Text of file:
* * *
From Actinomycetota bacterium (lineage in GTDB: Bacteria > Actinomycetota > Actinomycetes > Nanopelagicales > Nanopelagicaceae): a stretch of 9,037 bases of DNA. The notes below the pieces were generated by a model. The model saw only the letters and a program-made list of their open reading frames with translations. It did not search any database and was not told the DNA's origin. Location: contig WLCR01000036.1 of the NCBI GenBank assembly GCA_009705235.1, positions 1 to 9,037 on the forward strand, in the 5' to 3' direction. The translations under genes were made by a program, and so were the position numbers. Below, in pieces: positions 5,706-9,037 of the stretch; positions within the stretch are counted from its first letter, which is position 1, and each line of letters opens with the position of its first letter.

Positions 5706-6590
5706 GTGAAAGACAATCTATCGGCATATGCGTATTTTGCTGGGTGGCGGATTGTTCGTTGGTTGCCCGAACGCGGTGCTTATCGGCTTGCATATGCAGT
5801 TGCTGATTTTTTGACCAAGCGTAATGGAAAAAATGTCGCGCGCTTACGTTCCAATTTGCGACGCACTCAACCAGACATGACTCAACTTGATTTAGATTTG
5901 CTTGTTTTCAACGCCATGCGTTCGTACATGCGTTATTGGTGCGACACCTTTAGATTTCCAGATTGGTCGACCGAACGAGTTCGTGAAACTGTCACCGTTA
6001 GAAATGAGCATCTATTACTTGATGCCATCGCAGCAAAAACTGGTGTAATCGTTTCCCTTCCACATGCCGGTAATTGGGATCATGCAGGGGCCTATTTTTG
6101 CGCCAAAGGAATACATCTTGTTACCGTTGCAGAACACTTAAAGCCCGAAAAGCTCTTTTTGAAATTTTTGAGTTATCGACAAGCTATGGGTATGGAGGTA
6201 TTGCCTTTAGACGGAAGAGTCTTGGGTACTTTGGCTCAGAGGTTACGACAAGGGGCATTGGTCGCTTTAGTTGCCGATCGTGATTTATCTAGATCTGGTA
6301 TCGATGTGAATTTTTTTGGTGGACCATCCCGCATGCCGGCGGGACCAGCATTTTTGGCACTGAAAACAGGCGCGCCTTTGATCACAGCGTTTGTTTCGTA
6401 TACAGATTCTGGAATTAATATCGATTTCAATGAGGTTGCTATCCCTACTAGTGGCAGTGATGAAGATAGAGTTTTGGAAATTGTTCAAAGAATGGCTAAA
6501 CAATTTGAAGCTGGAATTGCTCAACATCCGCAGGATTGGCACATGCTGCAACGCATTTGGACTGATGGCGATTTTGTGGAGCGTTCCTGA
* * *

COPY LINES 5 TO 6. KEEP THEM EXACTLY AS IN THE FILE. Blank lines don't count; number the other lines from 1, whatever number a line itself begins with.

5901 CTTGTTTTCAACGCCATGCGTTCGTACATGCGTTATTGGTGCGACACCTTTAGATTTCCAGATTGGTCGACCGAACGAGTTCGTGAAACTGTCACCGTTA
6001 GAAATGAGCATCTATTACTTGATGCCATCGCAGCAAAAACTGGTGTAATCGTTTCCCTTCCACATGCCGGTAATTGGGATCATGCAGGGGCCTATTTTTG